Proximal humerus fractures occur when the humerus (the upper arm bone) is broken at the proximal end—that is, the end that is closest to the shoulder. This is one of the most common types of fracture, accounting for some 5% of all fractures.
In this blog, NYC proximal humerus fracture treatment specialist, Dr. Francis Mendoza will address some of the causes and explain how you can find relief.
What are the most common causes of a proximal humerus fracture?
While this type of injury can occur for various reasons, proximal humerus fractures are most common in older people, especially those who have osteoporosis, or brittle, porous bones. In this population, the injury most often occurs due to a fall from a standing height, when the person lands on their outstretched arm.
When this type of fracture occurs in young people, it is usually the result of a traumatic injury. This may include falling directly on the shoulder, or a direct blow to the shoulder.
What are the treatments for a proximal humerus fracture?
The goal of treatment, of course, is to allow the bone and soft tissue to heal and to maintain function and range of motion of the arm and shoulder. Treatment involves immobilizing the bone in its correct anatomical position until healing can occur.
In most cases, the bone is not displaced—that is, out of position—so surgery isn’t usually necessary. The most appropriate treatment is typically a supportive sling combined with a rehabilitation program. It is, however, important that the injury be correctly diagnosed. A shoulder fracture and a shoulder dislocation can produce similar symptoms, and proper treatment depends on proper diagnosis.
How will I know if I need surgery for a proximal humerus fracture?
In more complicated fractures, when the bone is displaced, treatment includes restoring the bone to its proper position and keeping it there while it heals.
In these cases, surgery may be necessary. Determining whether this is the best option depends on a variety of factors, including:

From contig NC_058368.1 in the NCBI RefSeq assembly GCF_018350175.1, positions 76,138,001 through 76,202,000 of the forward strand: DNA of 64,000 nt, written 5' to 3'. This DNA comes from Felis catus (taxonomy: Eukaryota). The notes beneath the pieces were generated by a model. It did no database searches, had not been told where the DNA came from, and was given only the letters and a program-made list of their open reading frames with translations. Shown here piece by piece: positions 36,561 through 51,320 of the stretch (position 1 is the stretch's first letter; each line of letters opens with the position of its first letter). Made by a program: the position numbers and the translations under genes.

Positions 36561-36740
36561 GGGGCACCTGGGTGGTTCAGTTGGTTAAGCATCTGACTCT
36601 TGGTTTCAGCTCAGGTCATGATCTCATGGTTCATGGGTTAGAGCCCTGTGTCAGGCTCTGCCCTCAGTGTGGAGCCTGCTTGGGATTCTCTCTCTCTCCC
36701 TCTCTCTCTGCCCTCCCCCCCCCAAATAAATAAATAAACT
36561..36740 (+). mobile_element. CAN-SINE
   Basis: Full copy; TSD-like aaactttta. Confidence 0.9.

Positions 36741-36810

- The type of fracture you’ve sustained – Proximal humerus fractures can be described as 1-part (where the bone is not displaced), 2-part (where the bone is displaced), 3-part (where two parts of the bone are displaced), and 4-part. The more displaced parts, the more severe the injury.
- Your age – The younger you are, the more quickly and completely you will heal.
- Your general health – The healthier you are overall, the better your outcome is likely to be.
- Your expectations – Are you very active? Or are you sedentary? How important is regaining full function of the arm and shoulder to you?
- Your willingness to commit to a lengthy recovery process – Recovery may take up to a year and involve a demanding rehabilitation program.
- The expected success of surgery – Surgery will only be recommended if it’s likely that surgery can actually stabilize the bone and restore its anatomical structure.
Where can I get a consultation for my proximal humerus injury in NYC?
Dr. Mendoza, NYC orthopedic shoulder surgeon, offers a full range of treatments and emphasizes treating conditions with nonsurgical methods whenever possible. Dr. Mendoza is a graduate of Columbia University College of Physicians & Surgeons and has served as the Director of Shoulder and Elbow Surgery at Lenox Hill Hospital for many years.
If you’re suffering from a proximal humerus fracture and want the best possible outcome, contact Dr. Mendoza today for a full consultation.